All the latest news from The REACH Healthcare Foundation

REACH CEO Denounces Recent Events in Charlottesville, Va.

REACH Joins Foundations to Support Voter and Civic Engagement

MERRIAM, KS – The REACH Foundation is joining with two funding partners to host an informational session on Wednesday, August 9, to discuss an open RFP for a new three-year project centered on increasing voter and civic engagement in democratic processes. The REACH Foundation is partnering with the Kansas Health Foundation (KHF) and the Health Care Foundation of Greater Kansas City (HCF) on a three-year initiative that will support nonprofit organizations to build ongoing, year-round voter registration, education and mobilization efforts into their health equity issue work, and to reach out to populations that are typically underrepresented in election processes and other aspects of democracy. The foundations will invest in up to 10 organizations in Kansas and the three counties in Missouri that are part of the REACH and HCF service area to incorporate integrated voter engagement (IVE) strategies and activities into their work with underserved populations. The goal is to increase voter registration and turnout in local, state and national elections, and encourage greater civic engagement between election cycles.

Organizations may apply for up to $75,000 annually for a total of $225,000 over three years. Organizations interested in developing a non-partisan IVE program can review the RFP and application requirements at The site includes details on the RFP along with a pre-recorded informational webinar and links to required attachments. The deadline to apply is 5 p.m. Thursday, September 7, 2017. 

The REACH Foundation has committed $300,000, including resources for technical assistance and evaluation, within the foundation’s “Close the Coverage Gap” outcome investment area, which encompasses strategies aimed at increasing citizen and voter education and engagement on issues that affect health coverage and care.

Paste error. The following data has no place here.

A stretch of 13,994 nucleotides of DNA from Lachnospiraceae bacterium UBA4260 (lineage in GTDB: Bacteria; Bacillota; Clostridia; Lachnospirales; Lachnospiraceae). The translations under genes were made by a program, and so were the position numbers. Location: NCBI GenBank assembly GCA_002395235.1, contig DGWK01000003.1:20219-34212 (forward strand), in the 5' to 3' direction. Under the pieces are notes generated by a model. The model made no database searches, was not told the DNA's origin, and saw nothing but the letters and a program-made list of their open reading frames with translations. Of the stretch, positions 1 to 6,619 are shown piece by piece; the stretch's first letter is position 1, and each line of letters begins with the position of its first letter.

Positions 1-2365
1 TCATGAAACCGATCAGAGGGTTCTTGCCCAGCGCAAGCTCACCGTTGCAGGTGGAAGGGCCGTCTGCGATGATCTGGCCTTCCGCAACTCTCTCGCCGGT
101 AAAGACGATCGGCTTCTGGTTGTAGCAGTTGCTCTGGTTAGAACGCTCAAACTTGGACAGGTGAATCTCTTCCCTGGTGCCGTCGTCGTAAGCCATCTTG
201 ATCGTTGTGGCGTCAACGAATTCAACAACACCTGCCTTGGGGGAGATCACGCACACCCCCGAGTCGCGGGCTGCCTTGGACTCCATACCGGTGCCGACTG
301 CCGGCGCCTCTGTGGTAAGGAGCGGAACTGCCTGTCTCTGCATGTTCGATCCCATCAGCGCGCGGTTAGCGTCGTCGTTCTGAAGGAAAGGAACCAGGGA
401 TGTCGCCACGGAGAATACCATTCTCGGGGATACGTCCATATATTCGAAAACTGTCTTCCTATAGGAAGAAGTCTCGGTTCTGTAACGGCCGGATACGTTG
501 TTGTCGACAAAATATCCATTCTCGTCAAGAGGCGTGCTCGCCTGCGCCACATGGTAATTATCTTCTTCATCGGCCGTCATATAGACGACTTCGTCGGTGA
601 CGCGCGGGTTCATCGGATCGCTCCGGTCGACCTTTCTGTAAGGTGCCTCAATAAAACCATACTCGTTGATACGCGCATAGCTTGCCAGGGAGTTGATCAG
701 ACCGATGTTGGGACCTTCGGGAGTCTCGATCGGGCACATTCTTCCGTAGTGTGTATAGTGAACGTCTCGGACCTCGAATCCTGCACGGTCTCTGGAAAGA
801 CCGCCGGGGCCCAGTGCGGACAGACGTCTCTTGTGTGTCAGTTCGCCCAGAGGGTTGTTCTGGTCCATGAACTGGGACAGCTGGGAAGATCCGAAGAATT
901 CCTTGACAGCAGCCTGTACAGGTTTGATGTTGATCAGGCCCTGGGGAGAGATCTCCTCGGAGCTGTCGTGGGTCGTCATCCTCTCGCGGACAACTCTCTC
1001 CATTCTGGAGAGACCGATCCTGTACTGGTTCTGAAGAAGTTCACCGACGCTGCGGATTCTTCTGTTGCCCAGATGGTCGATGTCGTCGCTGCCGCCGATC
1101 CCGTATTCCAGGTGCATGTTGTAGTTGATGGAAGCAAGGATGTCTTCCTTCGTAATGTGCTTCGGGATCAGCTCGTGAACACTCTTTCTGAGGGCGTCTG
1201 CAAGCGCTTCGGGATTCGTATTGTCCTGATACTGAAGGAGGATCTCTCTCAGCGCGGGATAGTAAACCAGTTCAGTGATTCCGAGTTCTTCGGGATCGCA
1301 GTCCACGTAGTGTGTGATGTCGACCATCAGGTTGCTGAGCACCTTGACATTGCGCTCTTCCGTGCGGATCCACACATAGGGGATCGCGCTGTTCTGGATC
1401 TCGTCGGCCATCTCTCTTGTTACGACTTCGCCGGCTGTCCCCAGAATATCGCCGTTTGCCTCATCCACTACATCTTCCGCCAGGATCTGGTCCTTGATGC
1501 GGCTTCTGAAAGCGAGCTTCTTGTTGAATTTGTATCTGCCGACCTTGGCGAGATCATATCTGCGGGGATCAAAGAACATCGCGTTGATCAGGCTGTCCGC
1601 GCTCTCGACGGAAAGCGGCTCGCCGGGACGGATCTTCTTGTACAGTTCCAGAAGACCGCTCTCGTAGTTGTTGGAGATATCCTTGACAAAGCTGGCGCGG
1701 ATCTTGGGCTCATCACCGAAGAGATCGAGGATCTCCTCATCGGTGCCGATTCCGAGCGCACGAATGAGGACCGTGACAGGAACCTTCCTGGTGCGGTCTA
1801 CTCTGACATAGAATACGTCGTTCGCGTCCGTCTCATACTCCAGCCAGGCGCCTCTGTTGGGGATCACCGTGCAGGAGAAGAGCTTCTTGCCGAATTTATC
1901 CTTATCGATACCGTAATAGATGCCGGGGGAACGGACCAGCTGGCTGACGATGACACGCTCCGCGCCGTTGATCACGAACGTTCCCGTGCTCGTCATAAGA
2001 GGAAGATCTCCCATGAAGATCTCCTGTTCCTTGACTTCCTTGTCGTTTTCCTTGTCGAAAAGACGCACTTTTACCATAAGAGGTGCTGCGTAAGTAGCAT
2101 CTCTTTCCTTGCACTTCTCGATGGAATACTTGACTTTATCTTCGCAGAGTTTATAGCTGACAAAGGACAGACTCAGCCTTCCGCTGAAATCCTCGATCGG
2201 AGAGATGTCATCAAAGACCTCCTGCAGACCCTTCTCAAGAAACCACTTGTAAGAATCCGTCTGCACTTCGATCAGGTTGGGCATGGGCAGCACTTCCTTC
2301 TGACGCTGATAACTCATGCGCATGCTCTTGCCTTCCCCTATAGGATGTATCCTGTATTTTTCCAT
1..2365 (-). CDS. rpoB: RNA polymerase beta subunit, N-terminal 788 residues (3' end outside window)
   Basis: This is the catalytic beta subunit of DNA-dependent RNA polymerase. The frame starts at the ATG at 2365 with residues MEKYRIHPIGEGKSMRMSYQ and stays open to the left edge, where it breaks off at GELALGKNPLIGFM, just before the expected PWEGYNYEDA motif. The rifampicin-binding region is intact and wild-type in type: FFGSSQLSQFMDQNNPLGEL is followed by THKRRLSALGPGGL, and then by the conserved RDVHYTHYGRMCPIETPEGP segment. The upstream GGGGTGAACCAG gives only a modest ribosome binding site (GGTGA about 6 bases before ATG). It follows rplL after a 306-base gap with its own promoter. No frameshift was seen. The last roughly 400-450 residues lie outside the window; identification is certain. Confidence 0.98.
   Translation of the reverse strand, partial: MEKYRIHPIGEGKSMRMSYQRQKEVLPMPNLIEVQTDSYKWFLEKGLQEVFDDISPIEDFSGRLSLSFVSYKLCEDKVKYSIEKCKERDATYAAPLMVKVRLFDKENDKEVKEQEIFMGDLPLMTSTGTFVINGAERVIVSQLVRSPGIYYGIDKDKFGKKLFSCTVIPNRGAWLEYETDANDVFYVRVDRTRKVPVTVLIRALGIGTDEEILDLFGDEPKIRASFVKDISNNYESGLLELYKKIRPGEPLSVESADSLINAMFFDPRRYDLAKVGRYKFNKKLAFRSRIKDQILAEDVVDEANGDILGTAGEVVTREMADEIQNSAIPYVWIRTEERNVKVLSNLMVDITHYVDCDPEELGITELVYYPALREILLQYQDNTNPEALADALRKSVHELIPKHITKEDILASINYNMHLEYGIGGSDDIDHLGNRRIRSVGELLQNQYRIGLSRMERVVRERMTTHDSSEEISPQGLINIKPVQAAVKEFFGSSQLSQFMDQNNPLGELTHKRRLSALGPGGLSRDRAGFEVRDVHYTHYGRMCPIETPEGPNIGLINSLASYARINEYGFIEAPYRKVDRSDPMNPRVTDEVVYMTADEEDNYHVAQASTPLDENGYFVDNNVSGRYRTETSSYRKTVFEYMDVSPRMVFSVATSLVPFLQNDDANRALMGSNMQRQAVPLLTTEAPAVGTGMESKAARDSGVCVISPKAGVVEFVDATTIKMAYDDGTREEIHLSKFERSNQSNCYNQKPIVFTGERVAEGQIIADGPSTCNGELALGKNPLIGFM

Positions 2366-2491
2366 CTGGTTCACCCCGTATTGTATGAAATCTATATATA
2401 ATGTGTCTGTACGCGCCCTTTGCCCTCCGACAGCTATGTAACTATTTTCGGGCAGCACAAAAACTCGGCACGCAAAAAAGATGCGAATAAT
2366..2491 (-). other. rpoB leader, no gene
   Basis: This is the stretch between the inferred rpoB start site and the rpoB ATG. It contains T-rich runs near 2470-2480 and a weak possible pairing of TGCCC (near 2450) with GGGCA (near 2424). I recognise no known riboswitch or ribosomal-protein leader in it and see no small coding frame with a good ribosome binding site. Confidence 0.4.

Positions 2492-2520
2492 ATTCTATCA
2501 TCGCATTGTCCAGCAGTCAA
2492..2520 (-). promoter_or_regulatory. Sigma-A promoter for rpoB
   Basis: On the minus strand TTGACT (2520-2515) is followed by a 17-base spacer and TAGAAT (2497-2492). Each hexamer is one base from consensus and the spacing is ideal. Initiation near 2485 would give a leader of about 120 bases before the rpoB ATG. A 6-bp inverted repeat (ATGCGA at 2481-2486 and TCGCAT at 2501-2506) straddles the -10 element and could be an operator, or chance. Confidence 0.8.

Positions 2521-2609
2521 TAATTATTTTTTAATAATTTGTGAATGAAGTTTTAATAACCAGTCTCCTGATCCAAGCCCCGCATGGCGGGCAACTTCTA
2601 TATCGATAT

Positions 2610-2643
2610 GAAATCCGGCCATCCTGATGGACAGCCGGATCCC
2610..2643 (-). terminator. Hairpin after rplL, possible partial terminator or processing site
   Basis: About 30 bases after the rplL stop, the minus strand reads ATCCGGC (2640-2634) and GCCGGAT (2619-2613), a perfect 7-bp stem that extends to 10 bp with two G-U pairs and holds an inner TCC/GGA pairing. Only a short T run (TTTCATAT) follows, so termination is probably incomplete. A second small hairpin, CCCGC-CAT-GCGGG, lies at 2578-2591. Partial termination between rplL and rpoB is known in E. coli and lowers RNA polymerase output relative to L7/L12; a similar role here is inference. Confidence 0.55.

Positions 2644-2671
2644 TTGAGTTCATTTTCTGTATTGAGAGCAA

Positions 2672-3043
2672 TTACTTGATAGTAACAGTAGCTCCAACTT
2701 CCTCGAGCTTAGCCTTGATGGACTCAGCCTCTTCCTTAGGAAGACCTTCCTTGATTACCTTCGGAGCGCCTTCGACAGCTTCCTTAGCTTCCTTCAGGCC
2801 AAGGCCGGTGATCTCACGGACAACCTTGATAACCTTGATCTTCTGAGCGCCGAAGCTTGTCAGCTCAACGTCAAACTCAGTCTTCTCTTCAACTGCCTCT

The funders will present the initiative and the application process at three informational meetings. The REACH Foundation will host a meeting on Wednesday, August 9, 2017, at our offices at 6700 Antioch Road, 2nd Floor Large Conference Room, Merriam, KS. Individuals interested in attending are asked to RSVP to Dian Ringer, KHF program assistant, at Two other sessions will be held Monday, August 7, in Garden City, KS; and Friday, August 11, in Wichita. Attendance at an informational session is encouraged but not required for application.

Integrated voter engagement is gaining increasing attention because of disparities among those who register to vote and turn out for elections, and lack of engagement in our governmental processes. Research has shown that non-partisan IVE is an effective way of increasing voter turnout, particularly among racial, ethnic and other demographic groups – such as young adults – that are less likely to register and/or participate in elections and civic activities. IVE differs from typical “get out the vote” activities by connecting voters to ongoing advocacy and organizing efforts on issues that shape public policy. In supporting this initiative, our aim at REACH is to engage community groups that often don’t have access to decision leaders so that their concerns and issues are heard and considered by policy makers.

“This initiative represents an exciting opportunity to ensure our region’s diverse community members are equipped to influence discussions and decision-making about governmental actions that affect their health and community well-being,” said Brenda Sharpe, REACH President and CEO. “In looking at voting trends in Kansas over the past few years, we can see large differences in participation among racial and ethnic minorities, and people with low incomes. Without a voice in policy decisions, these individuals experience even greater hurdles in getting their concerns in front of leaders who make policy and resource decisions that affect their lives.”

Learn more about the initiative and RFP:

Review PowerPoint Slides: Integrated Voter Engagement presentation 8.09.17

REACH CEO Urges Senator Moran to Advocate for a Thoughtful Deliberation

REACH to host summer series on immigrant, migrant worker health needs